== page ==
Sometimes, especially during this DLA-Depression, I love work, no matter how tired I am. The camaraderie, the ‘banter’, the normality of it all. Other times, I fantasise about being at home all day, being ill, giving in to it all.

Which is how I think the DWP would like me to be.

Ultimately, I may have no choice.

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The One Where I’m Put Into Storage …

storageThe Boss has finally noticed that I’m not operating at full strength over the last couple of months so has decided to put me into storage.

We’re working on a particularly large renovation so he hired a storage container for me to use as an on-site office, which means I’m within yelling distance, but far enough away to be able to doze off and/or daydream.

He bought me a MacBook Air for me to project manage everything and so far I have created some lovely colour-coded tables and notebooks. I’ve played around with the fonts and sizes and can easily pass a couple of hours highlighting and un-highlighting everything in bold or itallic.

My office also doubles as a mini-kitchen, complete with a table and chairs for the labourers to take their breaks. I have a kettle, microwave, toaster, fridge and radio, plus ample supplies of biscuits which is an ongoing struggle of avoidance. I also have a set of shelves where I have arranged (and rearranged) loo roll, cloths, tea-towels, kitchen spray, etc). It’s truly amazing what you can find to do in a storage container.

I miss being more hands-on, but my balance is shot, I don’t walk in a straight line and when I yawn, the labourers start yawning too. I’m a bad influence. So, The Boss does all the wandering around the site stuff, looking serious and important, then feeds all the relevant information back to me, which I promptly forget. After much trial and error, we’ve now developed a system of notes which he sends straight from his phone to my Mac. Genius. I then put them in the correct colour-coded table.

As I’ve been so poorly, The Boss has been picking me up for work recently and this is when the real work gets done. We brainstorm, which is quite funny as it’s my brain that’s playing up, but actually, it’s a good way to push projects forward as we swap ideas and chew over problems.

A couple of people have asked me why I’m so determined to stay in work despite feeling absolutely dreadful but I’d rather feel dreadful yet useful in work than dreadful and useless at home. I’ve been there, done that too many times.

However, I do have one fear. I remember as a kid watching a film where the baddie was hiding in a storage container at a port. The doors were closed and the last scene was of that container being craned onto a huge ship, bound for somewhere thousands of miles away. Every time I close my eyes (just for five minutes, lol), I worry that I’ll wake up on my way to China with nothing to sustain me but a packet of Kit-Kats and a half-eaten ham roll …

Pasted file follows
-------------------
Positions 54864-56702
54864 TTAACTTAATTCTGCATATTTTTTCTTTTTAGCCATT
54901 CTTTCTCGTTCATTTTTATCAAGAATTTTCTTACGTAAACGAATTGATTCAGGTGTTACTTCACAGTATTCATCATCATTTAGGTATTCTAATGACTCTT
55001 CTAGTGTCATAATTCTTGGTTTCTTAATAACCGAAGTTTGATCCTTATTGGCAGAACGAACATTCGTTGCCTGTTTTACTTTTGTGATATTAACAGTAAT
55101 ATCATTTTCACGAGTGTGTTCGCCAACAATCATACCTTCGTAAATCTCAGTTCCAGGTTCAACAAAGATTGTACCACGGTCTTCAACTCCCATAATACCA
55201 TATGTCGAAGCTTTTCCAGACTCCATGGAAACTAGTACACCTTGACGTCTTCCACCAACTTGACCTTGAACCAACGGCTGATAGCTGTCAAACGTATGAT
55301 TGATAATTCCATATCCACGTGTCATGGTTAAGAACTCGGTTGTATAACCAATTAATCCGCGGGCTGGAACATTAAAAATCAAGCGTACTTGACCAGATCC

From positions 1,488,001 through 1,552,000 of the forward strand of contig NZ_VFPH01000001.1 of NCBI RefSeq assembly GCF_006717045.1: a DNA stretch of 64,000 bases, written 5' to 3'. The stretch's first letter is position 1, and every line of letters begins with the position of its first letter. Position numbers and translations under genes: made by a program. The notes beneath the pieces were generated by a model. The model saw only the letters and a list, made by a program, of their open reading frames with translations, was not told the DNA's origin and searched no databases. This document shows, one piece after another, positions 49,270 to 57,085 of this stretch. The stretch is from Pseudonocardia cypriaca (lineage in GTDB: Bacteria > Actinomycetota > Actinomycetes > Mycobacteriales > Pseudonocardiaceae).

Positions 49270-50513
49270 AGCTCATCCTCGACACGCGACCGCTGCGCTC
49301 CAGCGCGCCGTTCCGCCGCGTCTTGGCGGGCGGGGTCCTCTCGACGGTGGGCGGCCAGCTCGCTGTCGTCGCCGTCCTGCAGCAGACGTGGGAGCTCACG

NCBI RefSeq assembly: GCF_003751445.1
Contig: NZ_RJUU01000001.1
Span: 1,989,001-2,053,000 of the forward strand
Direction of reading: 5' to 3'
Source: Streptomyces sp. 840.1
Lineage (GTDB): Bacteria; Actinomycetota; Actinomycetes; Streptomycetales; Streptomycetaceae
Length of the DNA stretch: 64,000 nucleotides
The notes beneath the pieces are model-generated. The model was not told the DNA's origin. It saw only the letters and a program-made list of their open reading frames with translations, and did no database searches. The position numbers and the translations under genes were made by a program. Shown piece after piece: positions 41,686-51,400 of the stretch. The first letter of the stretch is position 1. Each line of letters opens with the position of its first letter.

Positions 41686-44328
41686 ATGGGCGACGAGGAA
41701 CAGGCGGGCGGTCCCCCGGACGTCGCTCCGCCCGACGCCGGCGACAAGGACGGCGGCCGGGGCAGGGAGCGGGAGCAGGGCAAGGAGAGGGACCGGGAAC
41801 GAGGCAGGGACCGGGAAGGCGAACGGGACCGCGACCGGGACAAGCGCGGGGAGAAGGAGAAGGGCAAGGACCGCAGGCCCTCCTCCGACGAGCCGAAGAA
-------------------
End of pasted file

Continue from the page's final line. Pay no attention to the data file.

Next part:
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Ran Out of Spoons, Moved on to Forks …

spoonAccording to the Spoon Theory , people with an illness such as MS have a set amount of energy each day – spoons – and you use them up as the day goes along. Run out of spoons, run out of energy.

It’s a great analogy – simple to explain and easy for others to understand. In theory.

Try explaining why you feel like the world is ending when outwardly, you seem ab-sooo-looot-ly fine.

Last Friday is a great case in point for me. There was a Renovation/Building show in Birmingham, around a 90 minute drive from my house. An ideal work opportunity, as I’m in the building industry.

I was duly semi-presentable at 7am (!) for The Boss to pick me up. He’d helpfully inserted a mug full of extra-shot-caffeine into the cup holder and I was wide-eyed and bushy-tailed all the way up the motorway.

At the venue I got my name badge and started to wander around the 500 – 500! – stalls. I crumpled after stall 7. I got my walking stick out and The Boss took my arm for the rest of the 493 stalls. It was hot, I was off-balance, gibbering and going slightly bonkers.

I was muttering ‘bi-folds’, ‘ventilation systems’ and ‘coloured concrete’ under my breath. I took every free gift going and ended up with a decent stash of pens, notepads, mints and Gummi Bears. Plus a set of knives, bizarrely.